It is ironic that the best customers of Australia’s banks are also the most discriminated against.
While “new” borrowers are offered ultra-low interest rates, those loyal customers who have been faithfully paying back their loans for years are much more likely to be on higher interest rates.
That gap has always been there but has now become extreme as floating rate loans remain at elevated levels even as banks offer extremely low rates on fixed loans and new floating rate loans.
And it could all be about to change, with a bombshell new report recommending that banks should be required to tell borrowers every year what interest rate they were being charged and what the average rate was on new loans, while providing information to help them get a better deal.
The report from the Australian Competition and Consumer Commission found that homeowners could save an amazing $34,000 over the life of a $500,000 home loan by switching lenders.
That applies to a vast number of Australians too, with almost half of all variable rate loans being unchanged for at least four years, as the gap between the rate charged to existing and new customers continues to widen.
Loyalty tax costs up to $34,000
The ACCC found that people with older home loans are generally paying significantly higher rates than those who’ve borrowed more recently.
The ACCC now wants banks to be forced to regularly remind borrowers whose loans are more than three years old to review their rate and consider the benefits of switching products or lenders.
In a statement, ACCC chair Rod Sims said a significant number of Australians had not switched lenders for several years but could save “so much money” by doing so.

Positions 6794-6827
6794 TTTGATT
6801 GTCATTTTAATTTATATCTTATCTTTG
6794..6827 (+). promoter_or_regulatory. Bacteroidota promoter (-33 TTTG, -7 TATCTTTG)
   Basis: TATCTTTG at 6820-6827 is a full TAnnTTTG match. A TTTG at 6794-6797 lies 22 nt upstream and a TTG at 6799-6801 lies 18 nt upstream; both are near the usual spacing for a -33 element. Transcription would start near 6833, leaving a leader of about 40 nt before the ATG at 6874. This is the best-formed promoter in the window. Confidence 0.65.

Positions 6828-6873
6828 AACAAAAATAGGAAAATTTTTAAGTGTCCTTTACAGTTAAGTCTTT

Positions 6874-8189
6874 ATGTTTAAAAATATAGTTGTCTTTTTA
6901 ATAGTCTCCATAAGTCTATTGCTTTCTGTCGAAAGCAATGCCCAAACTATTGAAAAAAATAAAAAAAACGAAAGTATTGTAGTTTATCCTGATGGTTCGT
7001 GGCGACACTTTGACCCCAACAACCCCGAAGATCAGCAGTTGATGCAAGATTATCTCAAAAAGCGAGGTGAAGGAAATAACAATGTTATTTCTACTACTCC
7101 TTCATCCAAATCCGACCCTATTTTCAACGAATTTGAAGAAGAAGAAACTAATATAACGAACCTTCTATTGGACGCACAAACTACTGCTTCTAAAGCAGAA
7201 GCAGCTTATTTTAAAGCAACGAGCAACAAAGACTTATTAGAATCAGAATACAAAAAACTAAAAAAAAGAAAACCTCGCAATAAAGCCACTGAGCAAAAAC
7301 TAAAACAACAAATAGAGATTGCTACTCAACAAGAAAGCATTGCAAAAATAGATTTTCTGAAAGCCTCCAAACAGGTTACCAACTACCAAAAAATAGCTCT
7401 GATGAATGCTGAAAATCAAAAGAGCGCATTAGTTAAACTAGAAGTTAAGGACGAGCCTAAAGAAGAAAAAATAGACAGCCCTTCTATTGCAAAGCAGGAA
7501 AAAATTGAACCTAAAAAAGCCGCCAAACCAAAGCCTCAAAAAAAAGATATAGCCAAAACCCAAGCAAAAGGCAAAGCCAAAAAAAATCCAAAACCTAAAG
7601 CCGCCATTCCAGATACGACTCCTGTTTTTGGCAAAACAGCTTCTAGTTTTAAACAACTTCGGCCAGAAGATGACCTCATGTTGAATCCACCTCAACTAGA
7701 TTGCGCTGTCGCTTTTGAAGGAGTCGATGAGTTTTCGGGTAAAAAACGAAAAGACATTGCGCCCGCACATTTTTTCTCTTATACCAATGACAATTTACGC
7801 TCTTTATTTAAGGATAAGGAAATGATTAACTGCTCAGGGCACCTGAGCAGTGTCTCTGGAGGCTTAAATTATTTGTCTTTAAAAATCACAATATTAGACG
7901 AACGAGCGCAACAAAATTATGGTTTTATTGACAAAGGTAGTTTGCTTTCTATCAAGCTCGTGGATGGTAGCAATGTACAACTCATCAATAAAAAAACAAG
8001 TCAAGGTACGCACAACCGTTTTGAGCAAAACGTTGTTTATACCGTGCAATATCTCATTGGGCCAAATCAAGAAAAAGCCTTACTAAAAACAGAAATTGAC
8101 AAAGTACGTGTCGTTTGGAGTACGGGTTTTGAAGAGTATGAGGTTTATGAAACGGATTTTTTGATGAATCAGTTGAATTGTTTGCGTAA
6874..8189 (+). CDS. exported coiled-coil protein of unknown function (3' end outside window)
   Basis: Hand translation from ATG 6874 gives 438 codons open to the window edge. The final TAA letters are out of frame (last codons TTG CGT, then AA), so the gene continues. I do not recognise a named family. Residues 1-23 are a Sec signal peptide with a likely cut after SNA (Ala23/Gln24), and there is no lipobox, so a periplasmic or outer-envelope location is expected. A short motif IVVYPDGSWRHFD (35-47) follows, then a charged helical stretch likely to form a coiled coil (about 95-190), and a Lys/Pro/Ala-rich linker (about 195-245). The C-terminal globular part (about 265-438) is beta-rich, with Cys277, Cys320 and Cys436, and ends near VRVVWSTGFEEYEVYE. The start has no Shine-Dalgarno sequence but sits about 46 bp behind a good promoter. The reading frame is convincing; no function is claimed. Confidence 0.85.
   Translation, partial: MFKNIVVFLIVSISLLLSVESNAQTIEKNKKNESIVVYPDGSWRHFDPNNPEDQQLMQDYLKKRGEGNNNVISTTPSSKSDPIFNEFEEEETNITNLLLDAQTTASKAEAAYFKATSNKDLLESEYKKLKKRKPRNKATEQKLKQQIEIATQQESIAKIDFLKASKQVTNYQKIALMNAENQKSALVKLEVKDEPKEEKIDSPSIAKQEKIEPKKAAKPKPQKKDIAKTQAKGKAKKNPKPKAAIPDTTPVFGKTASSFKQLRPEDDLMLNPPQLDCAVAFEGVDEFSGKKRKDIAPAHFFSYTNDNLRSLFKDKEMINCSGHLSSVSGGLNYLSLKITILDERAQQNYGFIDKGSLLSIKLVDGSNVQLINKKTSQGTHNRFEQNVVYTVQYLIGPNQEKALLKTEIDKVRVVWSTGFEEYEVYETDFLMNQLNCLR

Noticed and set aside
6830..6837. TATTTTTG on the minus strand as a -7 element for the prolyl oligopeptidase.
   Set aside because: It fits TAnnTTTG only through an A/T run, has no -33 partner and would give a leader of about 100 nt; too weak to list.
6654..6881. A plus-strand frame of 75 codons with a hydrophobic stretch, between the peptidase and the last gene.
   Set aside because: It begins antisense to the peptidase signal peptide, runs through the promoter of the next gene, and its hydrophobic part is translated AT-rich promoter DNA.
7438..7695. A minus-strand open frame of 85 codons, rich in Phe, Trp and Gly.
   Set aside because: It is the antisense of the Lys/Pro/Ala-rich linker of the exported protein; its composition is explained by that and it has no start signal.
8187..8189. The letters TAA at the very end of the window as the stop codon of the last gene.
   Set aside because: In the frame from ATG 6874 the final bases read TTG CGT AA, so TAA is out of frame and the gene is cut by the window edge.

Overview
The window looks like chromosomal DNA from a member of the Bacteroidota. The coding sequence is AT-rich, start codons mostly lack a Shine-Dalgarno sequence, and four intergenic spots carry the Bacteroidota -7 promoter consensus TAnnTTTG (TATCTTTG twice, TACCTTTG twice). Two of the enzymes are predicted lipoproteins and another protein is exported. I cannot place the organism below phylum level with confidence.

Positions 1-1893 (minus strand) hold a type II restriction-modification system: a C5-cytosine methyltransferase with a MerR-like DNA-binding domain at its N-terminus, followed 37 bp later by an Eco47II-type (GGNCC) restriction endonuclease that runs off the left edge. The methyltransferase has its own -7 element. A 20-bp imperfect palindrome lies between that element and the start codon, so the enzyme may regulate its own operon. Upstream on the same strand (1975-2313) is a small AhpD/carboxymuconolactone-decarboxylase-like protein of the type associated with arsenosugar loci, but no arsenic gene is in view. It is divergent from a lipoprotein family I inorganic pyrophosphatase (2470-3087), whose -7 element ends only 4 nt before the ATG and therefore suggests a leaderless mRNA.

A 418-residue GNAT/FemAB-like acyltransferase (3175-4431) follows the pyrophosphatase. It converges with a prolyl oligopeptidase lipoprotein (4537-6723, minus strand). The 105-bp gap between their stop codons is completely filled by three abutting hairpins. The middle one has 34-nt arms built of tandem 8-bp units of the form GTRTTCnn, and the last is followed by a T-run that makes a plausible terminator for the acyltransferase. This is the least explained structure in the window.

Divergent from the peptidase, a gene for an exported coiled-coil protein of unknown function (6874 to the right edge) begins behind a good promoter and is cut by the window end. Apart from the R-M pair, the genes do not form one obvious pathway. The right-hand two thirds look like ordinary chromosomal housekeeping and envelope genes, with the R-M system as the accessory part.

“There are factors standing in the way of home loan borrowers switching lenders, such as a lack of clear and transparent pricing, as well as inconvenience and time costs, but for many borrowers switching will be worth the effort,” he said.
Sims recommends switching
“Our recommended prompt would clearly set out for many borrowers just how much higher their interest rate is compared to new borrowers.
“This information would be a powerful motivation for borrowers to seek a lower rate from their current lender or to switch to a new lender.
“It would also encourage lenders to offer existing customers better rates, promoting greater competition in the sector.”
Government yet to agree to implement changes
While Attorney-General Christian Porter agreed the report raised some big concerns, he didn’t agree to implement the ACCC’s recommendations, with the report instead being considered by Treasurer Josh Frydenberg.
The ACCC report also pointed out that it can be very difficult to change lenders and suggested that the cost of researching rates should be cut and the current lengthy loan discharge process should be shortened to just 10 days.
The report found that in September 2020, borrowers with mortgages between three and five years old paid on average about 58 basis points more than the average rate for new loans.
Old loans can be more than 1% higher
That gap increased even further the older loans got, with loans that were older than a decade paying an amazing 104 basis points more than new borrowers on average.
The competition watchdog found that many people could save on their mortgage by asking for a better rate or switching banks.
It pointed out that a borrower with a $500,000 loan that switched to a rate 58 basis points lower than their existing loan, would save $2800 in interest in the first year and $34,000 over the remaining term of the loan.
This report is the final one in a home loan prices inquiry which the ACCC began in October 2019.
Price transparency remains a problem
An earlier interim report found that there are big problems with price transparency, with headline interest rates failing to reflect actual interest rates paid by borrowers because of the banks’ use of opaque discretionary discounts.
Some of the big banks are now reducing their reliance on handing out discretionary discounts to some customers, although the range of interest rates on the same loan products remains a big issue for borrowers.
It remains difficult for borrowers to be sure whether the interest rate they are paying is genuinely competitive or has been padded as part of what is effectively a loyalty tax.